French activists say 100,000 hurt by Total's Ugandan oil operation

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FILE PHOTO: The logo of French oil giant Total is seen at La Defense business and financial district in Courbevoie
FILE PHOTO: The logo of French oil giant Total is seen at La Defense business and financial district in Courbevoie

PARIS (Reuters) - Over 100,000 people in Uganda and Tanzania have been hurt by human rights violations linked to Total's <TOTF.PA> oil operations in Uganda, two French activist groups said in a report on Tuesday.

Friends of the Earth and a second group called Survie are seeking a court order requiring Total to disclose how it is addressing the adverse impact of its activities, citing an obligation to do so under French law.

Total rejected allegations that it had infringed on human rights in a statement, saying its project had been conceived with the aim of minimising the impact on residents in the area as much as possible.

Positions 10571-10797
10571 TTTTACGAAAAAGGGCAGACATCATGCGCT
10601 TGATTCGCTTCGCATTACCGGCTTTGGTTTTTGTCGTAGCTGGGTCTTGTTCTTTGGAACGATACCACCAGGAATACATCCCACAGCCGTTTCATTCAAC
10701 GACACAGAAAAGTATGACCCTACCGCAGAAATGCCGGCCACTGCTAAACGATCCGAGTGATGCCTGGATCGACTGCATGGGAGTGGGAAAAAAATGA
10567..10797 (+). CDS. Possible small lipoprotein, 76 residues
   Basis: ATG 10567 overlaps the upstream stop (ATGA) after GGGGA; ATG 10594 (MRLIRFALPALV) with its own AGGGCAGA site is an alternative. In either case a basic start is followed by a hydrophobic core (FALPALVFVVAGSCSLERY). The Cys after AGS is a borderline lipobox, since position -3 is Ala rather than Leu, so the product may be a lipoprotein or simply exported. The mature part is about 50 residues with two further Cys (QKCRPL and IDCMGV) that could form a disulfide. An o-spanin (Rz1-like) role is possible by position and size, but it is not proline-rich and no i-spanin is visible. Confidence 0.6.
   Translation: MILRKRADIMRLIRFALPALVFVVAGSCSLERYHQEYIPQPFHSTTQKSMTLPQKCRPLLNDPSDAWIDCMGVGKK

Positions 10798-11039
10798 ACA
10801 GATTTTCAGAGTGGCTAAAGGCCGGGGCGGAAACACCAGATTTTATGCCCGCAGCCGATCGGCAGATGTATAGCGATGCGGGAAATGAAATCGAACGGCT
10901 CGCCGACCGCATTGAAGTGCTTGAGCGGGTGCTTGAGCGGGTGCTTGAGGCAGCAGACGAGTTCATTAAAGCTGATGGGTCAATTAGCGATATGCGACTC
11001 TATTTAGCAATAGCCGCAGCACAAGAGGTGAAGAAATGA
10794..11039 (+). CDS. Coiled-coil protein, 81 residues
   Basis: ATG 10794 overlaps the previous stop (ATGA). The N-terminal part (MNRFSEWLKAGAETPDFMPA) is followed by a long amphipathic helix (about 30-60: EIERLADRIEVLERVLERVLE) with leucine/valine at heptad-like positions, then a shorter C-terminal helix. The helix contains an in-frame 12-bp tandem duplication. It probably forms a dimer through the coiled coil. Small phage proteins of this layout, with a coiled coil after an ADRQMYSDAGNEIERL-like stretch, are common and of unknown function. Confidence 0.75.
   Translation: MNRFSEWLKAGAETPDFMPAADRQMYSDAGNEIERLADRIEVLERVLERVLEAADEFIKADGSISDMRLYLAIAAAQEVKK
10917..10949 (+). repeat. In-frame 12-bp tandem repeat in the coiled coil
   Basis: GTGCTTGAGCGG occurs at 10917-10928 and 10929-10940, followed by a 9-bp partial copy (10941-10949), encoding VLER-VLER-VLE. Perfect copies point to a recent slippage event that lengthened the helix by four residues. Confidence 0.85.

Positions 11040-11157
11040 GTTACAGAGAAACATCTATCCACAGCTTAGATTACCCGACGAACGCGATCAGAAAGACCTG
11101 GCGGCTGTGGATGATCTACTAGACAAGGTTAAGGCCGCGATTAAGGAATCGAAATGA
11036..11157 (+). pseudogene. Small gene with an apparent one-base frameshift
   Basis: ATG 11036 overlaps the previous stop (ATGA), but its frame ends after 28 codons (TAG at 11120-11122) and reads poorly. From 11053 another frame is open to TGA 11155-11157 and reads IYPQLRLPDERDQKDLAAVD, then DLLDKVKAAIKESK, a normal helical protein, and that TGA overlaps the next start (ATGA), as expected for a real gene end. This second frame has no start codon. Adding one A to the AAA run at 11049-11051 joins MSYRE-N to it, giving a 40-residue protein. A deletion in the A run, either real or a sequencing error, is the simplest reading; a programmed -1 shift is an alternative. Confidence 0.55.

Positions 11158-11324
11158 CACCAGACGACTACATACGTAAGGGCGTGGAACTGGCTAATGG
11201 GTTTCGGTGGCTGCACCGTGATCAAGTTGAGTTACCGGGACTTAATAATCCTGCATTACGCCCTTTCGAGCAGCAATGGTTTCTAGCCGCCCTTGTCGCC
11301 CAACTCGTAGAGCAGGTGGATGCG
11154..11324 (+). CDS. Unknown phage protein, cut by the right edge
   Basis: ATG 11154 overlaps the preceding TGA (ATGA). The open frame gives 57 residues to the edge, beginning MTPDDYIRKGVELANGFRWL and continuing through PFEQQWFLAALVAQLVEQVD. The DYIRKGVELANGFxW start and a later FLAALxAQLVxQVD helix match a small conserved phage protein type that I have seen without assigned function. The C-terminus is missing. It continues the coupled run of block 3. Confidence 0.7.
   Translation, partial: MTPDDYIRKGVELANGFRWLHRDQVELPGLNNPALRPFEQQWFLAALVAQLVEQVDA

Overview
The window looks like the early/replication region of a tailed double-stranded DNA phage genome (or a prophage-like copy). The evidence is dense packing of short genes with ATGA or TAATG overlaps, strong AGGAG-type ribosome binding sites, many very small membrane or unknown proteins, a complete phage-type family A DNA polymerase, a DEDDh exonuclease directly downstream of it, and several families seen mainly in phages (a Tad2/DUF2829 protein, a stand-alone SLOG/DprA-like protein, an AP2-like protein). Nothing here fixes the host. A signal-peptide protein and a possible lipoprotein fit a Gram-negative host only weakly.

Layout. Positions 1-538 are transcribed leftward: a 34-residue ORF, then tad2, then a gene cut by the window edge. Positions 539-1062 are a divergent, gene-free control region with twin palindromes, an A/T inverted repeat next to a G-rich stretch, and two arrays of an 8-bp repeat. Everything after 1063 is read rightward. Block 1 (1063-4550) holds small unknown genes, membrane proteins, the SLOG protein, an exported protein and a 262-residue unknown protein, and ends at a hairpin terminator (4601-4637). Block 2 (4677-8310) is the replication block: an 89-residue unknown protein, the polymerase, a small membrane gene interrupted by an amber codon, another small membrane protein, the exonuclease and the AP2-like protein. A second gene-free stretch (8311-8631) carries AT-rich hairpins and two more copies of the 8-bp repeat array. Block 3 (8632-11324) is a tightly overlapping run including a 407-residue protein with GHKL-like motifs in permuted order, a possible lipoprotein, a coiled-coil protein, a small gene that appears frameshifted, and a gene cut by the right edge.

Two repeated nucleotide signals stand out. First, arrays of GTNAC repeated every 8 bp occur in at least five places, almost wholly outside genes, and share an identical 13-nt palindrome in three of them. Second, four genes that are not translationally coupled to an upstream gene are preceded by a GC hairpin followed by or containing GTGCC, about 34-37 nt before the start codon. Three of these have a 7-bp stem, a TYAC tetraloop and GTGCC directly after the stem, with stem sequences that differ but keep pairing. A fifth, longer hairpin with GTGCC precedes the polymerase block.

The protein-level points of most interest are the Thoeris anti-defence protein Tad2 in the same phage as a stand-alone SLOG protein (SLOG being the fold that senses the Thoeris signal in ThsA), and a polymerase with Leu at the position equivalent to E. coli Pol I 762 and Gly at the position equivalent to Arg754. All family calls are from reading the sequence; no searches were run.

It said no-one had had to leave their land without appropriate compensation, and that it was looking to introduce a system of interim payments after the coronavirus pandemic caused delays to the project.

The campaign groups, along with Ugandan activists, have alleged that Total intimidated and failed to properly compensate local landowners affected by work on its Tilenga project in Uganda, and said environmental safeguards were insufficient.

They added in their latest report that the situation was also disrupting access to education and healthcare in some cases.

One French court previously ruled it was not within its remit to judge the case. The activists appealed the decision, and another ruling is due next week.

(Reporting by Benjamin Mallet and Sarah White; Editing by Lisa Shumaker and Alexandra Hudson)